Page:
This report looks at whether pre-apprenticeships increase the potential supply of tradespeople, with a special focus on electrotechnology, automotive and engineering students. It found that pre-apprenticeships have been used in Australia for many years and are widely regarded as a valuable strategy for increasing the supply and quality of potential apprentices. Pre-apprenticeships are favoured by employers because they weed out unsuitable candidates and improve retention, while apprentices see them as a useful way of gaining experience in the trade.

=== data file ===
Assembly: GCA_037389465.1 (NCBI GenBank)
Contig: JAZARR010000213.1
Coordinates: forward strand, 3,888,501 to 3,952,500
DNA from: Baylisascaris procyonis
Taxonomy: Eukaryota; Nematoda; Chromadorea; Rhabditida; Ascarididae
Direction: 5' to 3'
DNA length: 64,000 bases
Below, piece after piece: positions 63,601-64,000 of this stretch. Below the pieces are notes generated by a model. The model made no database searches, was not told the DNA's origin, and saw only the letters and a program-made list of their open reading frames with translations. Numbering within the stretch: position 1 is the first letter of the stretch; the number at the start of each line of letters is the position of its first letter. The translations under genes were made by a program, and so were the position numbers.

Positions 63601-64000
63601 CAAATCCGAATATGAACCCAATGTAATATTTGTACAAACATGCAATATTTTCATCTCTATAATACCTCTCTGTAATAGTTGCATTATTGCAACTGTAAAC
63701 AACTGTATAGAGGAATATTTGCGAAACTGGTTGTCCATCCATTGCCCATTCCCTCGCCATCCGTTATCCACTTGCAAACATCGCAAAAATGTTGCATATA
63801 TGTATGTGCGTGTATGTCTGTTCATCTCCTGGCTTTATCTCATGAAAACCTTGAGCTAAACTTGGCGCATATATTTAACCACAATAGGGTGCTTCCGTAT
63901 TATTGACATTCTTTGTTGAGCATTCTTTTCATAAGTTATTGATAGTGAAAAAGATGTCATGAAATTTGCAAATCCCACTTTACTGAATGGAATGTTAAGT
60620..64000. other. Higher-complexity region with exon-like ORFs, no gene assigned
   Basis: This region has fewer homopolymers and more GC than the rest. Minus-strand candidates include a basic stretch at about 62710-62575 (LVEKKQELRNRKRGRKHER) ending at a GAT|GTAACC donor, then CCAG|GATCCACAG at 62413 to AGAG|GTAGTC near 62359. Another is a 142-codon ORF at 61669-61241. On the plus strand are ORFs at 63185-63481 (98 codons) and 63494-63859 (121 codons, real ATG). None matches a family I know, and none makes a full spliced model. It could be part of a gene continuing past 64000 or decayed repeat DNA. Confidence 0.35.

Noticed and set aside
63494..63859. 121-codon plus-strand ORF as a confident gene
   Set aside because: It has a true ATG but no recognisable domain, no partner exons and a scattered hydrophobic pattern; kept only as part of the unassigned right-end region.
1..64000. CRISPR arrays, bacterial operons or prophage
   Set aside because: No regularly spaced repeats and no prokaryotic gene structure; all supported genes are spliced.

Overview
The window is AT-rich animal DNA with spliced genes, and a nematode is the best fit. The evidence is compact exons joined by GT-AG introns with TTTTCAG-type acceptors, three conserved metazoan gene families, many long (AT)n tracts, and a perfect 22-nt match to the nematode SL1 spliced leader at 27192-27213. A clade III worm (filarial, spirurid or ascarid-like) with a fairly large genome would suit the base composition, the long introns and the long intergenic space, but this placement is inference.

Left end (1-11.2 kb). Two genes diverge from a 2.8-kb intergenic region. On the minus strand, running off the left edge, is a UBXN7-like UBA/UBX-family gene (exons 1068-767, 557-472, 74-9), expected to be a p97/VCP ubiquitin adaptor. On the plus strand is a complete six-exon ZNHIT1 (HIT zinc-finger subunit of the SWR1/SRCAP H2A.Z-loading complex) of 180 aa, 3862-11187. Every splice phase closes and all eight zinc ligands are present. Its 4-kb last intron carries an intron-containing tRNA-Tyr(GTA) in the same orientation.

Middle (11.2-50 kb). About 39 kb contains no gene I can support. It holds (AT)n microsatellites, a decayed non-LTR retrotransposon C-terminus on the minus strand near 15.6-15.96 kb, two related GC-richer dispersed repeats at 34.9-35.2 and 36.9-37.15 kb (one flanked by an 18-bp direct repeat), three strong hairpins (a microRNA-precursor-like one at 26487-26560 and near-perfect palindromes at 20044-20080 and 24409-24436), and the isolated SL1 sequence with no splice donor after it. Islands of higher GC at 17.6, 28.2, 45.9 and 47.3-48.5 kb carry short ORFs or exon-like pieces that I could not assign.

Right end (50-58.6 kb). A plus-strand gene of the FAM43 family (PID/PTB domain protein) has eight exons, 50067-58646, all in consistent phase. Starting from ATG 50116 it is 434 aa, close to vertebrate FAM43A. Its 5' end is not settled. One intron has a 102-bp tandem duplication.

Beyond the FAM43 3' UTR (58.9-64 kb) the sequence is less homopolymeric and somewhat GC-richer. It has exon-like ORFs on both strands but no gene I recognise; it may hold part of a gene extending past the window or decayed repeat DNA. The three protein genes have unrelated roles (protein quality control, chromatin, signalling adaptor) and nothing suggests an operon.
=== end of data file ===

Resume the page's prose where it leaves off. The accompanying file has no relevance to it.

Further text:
This report aims to provide a clearer understanding of how and why enterprises use nationally recognised type of training. It finds that an enterprise's decision to engage in recognised training is not made lightly and decisions are made afresh each time a new training need arises. Successfully embedding training in enterprises involves a three-phase process - engagement, extension and integration. In most cases, it is dependent on: positive initial engagement; extension of training through a 'VET evangelist' who 'sells' the benefits of recognised training and persuades management; and, integration of competency standards associated with recognised training into many human resource processes. The availability of funding strongly influences whether enterprises use recognised training. However, one of the key reasons why more enterprises have not taken up this training is lack of awareness.